Tuesday, 6 February 2018

Obsessive Compulsive Ramblings

I keep on doing it. I can’t help it. I can’t resist a bargain when it comes to radio equipment. As if the recent purchases of DMR radios wasn’t enough, I’ve bought another two radios this month. Both are DSTAR radios, an ID-880 mobile and it’s handheld counterpart the IC-80. Both were very reasonable used bargains. This brings the number of DSTAR radios to four. 

I have a Ham friend locally and we have talked on and about radio since I first became licenced. After a bit of a lay off from the hobby he decided to rekindle the hobby with a new TYT MD380 DMR handheld. I spent a Saturday afternoon with him, updating the firmware on his DVMega, installing Pi-Star software on his Raspberry Pi and writing a suitable codeplug for the radio. After a bit of coaching about how to access reflectors and imparting some knowledge, he has now found a renewed interest in the hobby and is now active again. It’s always good to have a Ham returning to the fold and it was particularly gratifying to be able to help him along the way. All in the spirit of Amateur Radio. 

I have decided to replace the AllStar RF node with something a little more suitable for a personal hotspot. I have always thought that using the Icom IC-E208 as a node radio was a bit of a waste of equipment, bearing in mind that attenuating the output to around 10mW with a radio capable of 50W is not exactly exploiting the radios capabilities. It would be fine if I was using it as a Gateway radio, but even then NoV conditions would be likely to limit the output to a fraction of the radios potential. Thinking about options, I considered a Micronode built by G7RPG but had issues in justifying the cost. I have used UHF for an AllStar node before but had to abandon it due to my neighbour’s not being able to use the remote central locking on their vehicles while the node was transmitting on its licenced frequency. I switched to VHF with no issues whatsoever. So, I needed a compact node, using a handheld radio and also using VHF. I approached the Guru of all things AllStar, Alan, M0AQC, about converting a VHF Wouxun handheld that I had in a cupboard, doing nothing. Alan suggested that the Wouxun might not be suitable but suggested the Baofeng UV-82 as an ideal candidate to build a dual band AllStar node. He then began to look into converting a UV-82, with one of his modified USB sound fobs. It’s a work in progress but my RF needs for AllStar will soon be met with the new node, freeing up the Icom for more suitable work.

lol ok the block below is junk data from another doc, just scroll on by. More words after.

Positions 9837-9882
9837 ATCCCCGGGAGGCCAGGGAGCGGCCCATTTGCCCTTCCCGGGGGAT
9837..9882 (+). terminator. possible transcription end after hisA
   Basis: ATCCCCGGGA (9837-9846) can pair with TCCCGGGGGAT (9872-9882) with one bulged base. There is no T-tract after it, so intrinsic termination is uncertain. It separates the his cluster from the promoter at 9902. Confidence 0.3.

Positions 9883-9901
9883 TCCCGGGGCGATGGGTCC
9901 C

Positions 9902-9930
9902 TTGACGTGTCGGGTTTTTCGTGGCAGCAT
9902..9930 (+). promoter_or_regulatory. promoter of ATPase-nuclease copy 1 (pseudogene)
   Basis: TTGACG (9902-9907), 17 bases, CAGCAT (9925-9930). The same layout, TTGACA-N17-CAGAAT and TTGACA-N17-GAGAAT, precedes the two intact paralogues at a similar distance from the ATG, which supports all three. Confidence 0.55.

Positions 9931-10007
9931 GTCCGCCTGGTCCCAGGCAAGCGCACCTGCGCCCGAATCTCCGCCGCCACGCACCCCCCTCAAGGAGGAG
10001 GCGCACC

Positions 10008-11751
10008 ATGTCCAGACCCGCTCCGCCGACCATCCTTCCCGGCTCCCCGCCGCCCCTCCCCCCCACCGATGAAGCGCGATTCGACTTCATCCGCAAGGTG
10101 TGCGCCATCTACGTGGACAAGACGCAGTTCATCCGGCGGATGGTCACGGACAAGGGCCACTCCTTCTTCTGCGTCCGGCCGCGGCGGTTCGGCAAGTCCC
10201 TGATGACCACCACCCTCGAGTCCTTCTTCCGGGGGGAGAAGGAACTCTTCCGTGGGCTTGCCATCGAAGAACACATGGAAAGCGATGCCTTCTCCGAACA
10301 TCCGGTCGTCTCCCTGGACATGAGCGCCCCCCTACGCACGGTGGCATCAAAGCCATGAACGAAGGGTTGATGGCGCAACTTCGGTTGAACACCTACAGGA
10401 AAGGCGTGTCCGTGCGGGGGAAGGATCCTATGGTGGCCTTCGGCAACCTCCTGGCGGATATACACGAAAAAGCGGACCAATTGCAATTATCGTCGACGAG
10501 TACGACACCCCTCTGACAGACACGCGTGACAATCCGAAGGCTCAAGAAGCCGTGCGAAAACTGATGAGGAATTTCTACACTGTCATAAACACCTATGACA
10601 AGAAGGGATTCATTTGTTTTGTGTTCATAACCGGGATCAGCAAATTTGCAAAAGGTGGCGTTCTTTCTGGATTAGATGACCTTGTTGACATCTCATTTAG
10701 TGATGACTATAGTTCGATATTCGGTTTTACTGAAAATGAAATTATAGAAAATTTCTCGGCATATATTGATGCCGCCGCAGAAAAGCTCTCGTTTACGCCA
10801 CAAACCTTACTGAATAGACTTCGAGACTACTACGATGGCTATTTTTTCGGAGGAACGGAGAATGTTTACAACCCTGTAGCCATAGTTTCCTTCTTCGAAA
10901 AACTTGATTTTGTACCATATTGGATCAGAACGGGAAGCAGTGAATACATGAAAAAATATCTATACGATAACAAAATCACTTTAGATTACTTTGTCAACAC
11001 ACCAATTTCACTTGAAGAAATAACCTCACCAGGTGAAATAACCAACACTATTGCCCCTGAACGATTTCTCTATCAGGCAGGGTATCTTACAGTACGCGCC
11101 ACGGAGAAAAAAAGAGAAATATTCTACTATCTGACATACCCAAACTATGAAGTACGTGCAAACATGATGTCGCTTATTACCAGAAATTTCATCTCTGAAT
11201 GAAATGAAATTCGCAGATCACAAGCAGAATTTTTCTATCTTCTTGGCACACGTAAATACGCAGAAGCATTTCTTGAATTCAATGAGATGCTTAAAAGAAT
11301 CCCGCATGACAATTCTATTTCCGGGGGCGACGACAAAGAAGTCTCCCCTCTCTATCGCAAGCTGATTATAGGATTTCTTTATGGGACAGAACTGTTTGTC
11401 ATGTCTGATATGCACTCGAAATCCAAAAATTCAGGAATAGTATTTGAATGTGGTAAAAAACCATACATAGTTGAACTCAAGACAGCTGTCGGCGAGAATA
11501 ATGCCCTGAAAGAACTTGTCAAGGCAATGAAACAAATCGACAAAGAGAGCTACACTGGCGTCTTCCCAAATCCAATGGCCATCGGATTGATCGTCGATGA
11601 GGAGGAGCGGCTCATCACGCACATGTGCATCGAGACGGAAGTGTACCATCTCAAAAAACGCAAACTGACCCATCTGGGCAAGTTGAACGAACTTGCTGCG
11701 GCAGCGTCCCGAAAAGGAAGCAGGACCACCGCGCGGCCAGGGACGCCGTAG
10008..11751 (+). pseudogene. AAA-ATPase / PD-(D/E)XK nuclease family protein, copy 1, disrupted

My involvement as part of the Admin Team for the UK Hub on the AllStar Network continues. Recent developments have included a bridge to WIRES-X and also a link into the Fusion FCS reflector System. Negotiations are also underway to allocate a Brandmeister Talkgroup for a DMR crosslink. Not too bad considering that the Hub has only been active for a few months. Join us if you can on AllStar node 43909 or 27066, alternatively EchoLink G7KDZ-L. Access can also be made through my nodes, which are 43989 or 42536, EchoLink 2E0ENN-L. 

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